Potassium chloride functions the same as a sodium chloride in meat protein extraction. The sensory challenges of potassium chloride sometimes can be solved with masking agents, or sweeteners like trehalose, says Katen.
When potassium chloride is used instead of sodium chloride, the potassium ion aids in establishing ionic strength. “Often, before potassium chloride must be incorporated, the level of sodium can be reduced by using potassium functional alternatives, such as phosphates and lactates, along with reducing the level of sodium chloride,” says Heidolph.
Phosphate Family ReunionsAlthough sodium chloride is neutral and does not affect the pH of the system, sodium chloride increases ionic strength, lowering the isoelectric point. The isoelectric point is a pH where protein has equal amounts of positive and negative charges and does not readily bind water. For muscle protein, the isoelectric point is about pH 5. Like salts, phosphates increase ionic strength around the protein. Alkaline phosphates additionally increase pH and shift the protein away from its isoelectric point. These changes increase the muscle's water-holding capacity and reduce moisture loss during processing. For emulsion-type products, such as sausages or hot dogs, phosphates actually interact with the proteins to allow them to act as emulsifying agents, creating a stable water, fat and protein emulsion.
“Phosphates are a wonderful ingredient in meats,” says Katen. When used at low levels (0.5% max.), they help prevent rancidity, solubilize meat proteins, improve juiciness and increase tenderness in meat.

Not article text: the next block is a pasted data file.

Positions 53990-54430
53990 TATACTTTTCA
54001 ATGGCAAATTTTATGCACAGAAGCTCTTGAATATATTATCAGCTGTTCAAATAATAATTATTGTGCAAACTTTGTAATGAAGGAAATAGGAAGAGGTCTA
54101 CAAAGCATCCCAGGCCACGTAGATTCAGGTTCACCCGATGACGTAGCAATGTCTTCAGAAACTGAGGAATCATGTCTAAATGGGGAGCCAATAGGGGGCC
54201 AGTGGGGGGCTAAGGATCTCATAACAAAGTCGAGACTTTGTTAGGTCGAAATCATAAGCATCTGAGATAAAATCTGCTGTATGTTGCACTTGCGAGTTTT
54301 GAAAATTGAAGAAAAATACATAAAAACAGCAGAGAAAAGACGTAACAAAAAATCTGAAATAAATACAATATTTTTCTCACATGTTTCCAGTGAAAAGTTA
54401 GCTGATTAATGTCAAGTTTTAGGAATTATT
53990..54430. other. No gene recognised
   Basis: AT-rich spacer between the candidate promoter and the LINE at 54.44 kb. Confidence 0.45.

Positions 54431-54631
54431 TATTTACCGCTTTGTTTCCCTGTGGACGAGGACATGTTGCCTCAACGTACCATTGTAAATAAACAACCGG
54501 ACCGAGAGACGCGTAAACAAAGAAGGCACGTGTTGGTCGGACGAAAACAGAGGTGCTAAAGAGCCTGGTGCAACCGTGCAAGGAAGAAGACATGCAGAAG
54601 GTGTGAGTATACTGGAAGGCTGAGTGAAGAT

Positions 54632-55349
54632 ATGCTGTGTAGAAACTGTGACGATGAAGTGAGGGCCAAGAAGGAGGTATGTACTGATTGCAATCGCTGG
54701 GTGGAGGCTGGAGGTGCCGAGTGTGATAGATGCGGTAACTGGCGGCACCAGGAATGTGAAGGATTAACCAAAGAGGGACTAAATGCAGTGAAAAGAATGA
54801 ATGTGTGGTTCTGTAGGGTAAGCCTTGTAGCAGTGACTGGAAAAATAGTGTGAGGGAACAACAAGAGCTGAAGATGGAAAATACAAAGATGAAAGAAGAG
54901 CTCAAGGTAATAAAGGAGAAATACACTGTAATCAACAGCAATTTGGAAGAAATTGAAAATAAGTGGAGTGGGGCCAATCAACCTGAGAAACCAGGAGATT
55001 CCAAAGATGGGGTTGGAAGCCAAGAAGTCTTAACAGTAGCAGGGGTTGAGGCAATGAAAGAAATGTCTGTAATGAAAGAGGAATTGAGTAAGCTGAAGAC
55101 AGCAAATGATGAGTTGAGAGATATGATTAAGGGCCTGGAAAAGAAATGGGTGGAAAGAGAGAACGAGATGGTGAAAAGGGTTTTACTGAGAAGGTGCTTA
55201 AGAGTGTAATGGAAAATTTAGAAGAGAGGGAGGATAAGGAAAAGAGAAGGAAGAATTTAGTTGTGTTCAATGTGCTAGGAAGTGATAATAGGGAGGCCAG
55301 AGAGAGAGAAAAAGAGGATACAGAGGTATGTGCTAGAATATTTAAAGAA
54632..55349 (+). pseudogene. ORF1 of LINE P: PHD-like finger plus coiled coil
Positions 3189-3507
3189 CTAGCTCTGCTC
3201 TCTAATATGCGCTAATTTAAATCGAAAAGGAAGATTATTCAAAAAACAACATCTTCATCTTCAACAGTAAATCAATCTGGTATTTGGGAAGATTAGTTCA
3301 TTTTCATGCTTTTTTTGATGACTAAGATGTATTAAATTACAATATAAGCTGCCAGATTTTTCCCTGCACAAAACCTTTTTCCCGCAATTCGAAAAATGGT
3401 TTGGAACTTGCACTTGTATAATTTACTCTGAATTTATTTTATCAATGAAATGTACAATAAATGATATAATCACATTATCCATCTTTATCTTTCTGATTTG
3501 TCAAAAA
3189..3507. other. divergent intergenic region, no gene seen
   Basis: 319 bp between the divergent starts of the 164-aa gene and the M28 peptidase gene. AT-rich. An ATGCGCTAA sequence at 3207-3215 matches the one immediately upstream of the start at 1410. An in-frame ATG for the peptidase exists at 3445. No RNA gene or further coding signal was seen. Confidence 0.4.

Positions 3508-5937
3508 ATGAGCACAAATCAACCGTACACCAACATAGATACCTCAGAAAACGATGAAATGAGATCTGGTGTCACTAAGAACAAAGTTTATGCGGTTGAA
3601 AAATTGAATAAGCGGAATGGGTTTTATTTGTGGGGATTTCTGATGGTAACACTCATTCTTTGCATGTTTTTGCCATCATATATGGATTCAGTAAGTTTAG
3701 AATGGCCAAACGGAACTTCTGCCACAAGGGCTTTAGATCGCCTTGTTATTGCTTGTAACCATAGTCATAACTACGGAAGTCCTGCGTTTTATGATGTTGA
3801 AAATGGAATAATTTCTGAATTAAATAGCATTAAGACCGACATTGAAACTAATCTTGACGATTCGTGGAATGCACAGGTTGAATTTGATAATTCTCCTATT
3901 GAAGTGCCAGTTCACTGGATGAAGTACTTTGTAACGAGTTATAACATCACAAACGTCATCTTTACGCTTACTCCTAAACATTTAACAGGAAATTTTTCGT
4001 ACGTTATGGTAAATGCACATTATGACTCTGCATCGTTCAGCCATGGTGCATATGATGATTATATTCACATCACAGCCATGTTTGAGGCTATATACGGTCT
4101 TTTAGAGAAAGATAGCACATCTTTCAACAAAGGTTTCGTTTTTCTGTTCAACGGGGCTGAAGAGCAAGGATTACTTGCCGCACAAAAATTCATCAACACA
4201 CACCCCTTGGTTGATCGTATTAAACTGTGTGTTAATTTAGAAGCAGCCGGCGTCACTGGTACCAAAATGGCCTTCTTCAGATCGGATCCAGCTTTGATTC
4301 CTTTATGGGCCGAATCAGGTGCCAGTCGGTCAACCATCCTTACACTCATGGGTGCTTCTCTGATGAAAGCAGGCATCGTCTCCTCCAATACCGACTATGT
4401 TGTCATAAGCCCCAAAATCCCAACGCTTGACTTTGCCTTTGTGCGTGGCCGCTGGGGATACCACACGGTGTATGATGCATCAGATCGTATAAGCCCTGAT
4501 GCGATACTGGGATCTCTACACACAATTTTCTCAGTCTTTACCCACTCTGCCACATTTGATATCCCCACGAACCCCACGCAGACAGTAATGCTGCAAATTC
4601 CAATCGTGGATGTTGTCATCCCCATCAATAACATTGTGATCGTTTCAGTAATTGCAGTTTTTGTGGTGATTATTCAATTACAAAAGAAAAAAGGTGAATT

“The selection of the phosphate is based upon a number of factors including pH of the product and the phosphate, level of fat, type of protein source, water hardness and level of sodium chloride,” says Heidolph. Sodium tripolyphosphate (STPP), sodium hexametaphosphate (SHMP), tetrasodium pyrophosphate (TSPP) and sodium acid pyrophosphate (SAPP) are among the more popular phosphates. “STPP is by far the workhorse of the industry,” remarks Heidolph. TSPP is used to increase yield because it is very alkaline.
Both SAPP and SHMP are used in specialty meat blends because of their pH and sequestration impact. They are acidic to neutral in pH. SHMP sequesters calcium, a mineral which can bind with proteins and reduce water-holding capacity. “SHMP is more capable of interacting with water hardness to allow for better interaction between the muscle protein and the phosphate,” says Heidolph. In some muscle-based products, such as poultry, color can also be a factor that may impact the selection and the amount of the phosphate to use.
Ham is a classic example of water retention in action. A ham's formulation is based upon pH adjustment, sequestration, ionic strength and protein/phosphate interaction.
Potassium polyphosphates can be used in reduced-sodium meat applications. “Additionally, since they are potassium-based, they provide potassium for which the USDA dietary guidelines encourage increased consumption,” says Heidolph. These potassium polyphosphates are designed to provide high solubility and clear solutions.